Lonely Planet review
With its extensive assemblage of everyday items and objects, the Museum of Things ostensibly traces German design history from the early 20th century to today but actually feels more like a cross between a cabinet of curiosities and a flea market. Alongside detergent boxes and cigarette cases are plenty of bizarre items, like a spherical washing machine, inflation money from 1923 and a swastika-adorned mug.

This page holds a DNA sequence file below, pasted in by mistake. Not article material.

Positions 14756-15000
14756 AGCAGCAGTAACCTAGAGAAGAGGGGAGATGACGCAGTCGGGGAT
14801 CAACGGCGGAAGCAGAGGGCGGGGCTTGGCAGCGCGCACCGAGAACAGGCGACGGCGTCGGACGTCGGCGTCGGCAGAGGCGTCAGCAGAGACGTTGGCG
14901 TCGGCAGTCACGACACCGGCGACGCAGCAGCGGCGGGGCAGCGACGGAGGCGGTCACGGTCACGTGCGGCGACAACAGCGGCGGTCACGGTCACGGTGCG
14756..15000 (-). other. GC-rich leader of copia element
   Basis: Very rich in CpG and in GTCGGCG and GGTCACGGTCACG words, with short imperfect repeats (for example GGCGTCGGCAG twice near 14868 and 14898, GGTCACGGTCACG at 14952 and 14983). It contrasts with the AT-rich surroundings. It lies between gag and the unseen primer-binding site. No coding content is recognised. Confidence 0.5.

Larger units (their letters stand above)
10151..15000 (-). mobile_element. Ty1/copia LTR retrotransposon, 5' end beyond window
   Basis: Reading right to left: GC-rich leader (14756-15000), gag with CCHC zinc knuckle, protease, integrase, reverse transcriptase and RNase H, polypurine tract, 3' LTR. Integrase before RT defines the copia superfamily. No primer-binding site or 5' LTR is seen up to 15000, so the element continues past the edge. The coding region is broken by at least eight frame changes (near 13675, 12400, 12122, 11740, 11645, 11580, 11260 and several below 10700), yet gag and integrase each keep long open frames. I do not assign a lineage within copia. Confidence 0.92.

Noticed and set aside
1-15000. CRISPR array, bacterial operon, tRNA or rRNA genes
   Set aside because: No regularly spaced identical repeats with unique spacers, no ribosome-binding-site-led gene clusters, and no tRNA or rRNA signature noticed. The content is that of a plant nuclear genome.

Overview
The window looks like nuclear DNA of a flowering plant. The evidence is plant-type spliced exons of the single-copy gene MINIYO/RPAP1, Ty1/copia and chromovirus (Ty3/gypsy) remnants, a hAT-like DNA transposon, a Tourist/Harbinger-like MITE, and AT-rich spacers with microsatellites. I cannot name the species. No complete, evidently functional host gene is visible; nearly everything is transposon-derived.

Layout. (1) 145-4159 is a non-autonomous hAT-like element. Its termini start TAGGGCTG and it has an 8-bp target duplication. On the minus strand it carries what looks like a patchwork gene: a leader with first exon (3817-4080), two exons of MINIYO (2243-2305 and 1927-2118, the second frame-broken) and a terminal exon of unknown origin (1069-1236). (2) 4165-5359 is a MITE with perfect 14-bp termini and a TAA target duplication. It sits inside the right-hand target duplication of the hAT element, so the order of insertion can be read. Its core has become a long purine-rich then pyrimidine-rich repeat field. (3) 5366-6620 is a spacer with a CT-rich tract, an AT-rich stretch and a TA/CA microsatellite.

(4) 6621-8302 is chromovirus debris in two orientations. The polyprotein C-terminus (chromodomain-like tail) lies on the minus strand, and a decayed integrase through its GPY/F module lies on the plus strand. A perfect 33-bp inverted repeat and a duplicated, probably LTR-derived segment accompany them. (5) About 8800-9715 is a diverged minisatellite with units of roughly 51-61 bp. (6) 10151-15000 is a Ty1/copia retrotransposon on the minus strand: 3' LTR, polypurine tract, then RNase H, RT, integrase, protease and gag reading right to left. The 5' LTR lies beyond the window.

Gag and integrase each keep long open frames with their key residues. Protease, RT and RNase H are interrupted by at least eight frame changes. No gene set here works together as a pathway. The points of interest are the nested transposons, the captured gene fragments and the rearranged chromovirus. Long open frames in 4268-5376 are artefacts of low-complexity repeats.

The collection is based on the archive of the Deutscher Werkbund (German Work Federation), an association of artists, architects, designers and industrialists formed in 1907 to integrate traditional crafts and industrial mass-production techniques. It was an important precursor of the 1920s Bauhaus movement.